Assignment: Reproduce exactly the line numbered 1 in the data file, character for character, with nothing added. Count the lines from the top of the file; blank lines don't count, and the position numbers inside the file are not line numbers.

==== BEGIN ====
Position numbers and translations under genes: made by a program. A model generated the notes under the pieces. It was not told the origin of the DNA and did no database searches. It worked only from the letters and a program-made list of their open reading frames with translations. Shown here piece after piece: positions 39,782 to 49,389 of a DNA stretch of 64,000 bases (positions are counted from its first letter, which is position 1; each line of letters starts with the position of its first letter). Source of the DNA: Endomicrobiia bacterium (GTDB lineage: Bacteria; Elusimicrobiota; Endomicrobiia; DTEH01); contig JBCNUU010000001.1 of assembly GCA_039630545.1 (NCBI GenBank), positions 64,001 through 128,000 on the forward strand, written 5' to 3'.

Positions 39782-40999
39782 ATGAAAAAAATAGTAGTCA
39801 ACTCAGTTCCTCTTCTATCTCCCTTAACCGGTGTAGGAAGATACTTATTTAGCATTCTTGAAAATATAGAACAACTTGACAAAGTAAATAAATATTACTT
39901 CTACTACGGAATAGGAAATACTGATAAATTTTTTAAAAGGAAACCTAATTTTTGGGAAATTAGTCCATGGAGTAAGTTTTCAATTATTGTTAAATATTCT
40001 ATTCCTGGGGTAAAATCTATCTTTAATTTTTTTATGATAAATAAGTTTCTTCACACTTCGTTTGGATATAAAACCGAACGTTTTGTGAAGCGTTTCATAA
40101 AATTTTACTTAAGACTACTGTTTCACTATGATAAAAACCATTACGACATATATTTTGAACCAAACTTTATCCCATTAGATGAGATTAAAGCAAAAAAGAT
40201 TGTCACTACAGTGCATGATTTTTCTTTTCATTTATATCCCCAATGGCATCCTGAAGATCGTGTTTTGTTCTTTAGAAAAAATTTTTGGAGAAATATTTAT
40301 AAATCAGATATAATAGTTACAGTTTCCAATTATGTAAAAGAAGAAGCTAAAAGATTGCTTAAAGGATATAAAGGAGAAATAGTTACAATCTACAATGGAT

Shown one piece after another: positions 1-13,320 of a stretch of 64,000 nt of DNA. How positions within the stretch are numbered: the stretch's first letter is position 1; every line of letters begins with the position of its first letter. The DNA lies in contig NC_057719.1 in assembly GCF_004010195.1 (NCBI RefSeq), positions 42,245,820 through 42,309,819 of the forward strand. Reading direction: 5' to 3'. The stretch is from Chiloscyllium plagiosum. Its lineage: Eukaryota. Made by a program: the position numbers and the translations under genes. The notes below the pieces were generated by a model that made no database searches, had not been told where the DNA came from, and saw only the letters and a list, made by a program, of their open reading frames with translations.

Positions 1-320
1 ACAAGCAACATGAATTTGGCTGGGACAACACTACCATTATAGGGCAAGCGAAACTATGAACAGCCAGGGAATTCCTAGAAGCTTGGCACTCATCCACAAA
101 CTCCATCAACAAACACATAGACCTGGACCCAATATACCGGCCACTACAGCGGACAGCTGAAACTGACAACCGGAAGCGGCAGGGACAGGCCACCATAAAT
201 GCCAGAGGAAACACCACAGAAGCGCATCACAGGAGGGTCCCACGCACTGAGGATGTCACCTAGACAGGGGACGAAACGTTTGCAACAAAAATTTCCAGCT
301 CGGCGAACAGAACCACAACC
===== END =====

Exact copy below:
Position numbers and translations under genes: made by a program. A model generated the notes under the pieces. It was not told the origin of the DNA and did no database searches. It worked only from the letters and a program-made list of their open reading frames with translations. Shown here piece after piece: positions 39,782 to 49,389 of a DNA stretch of 64,000 bases (positions are counted from its first letter, which is position 1; each line of letters starts with the position of its first letter). Source of the DNA: Endomicrobiia bacterium (GTDB lineage: Bacteria; Elusimicrobiota; Endomicrobiia; DTEH01); contig JBCNUU010000001.1 of assembly GCA_039630545.1 (NCBI GenBank), positions 64,001 through 128,000 on the forward strand, written 5' to 3'.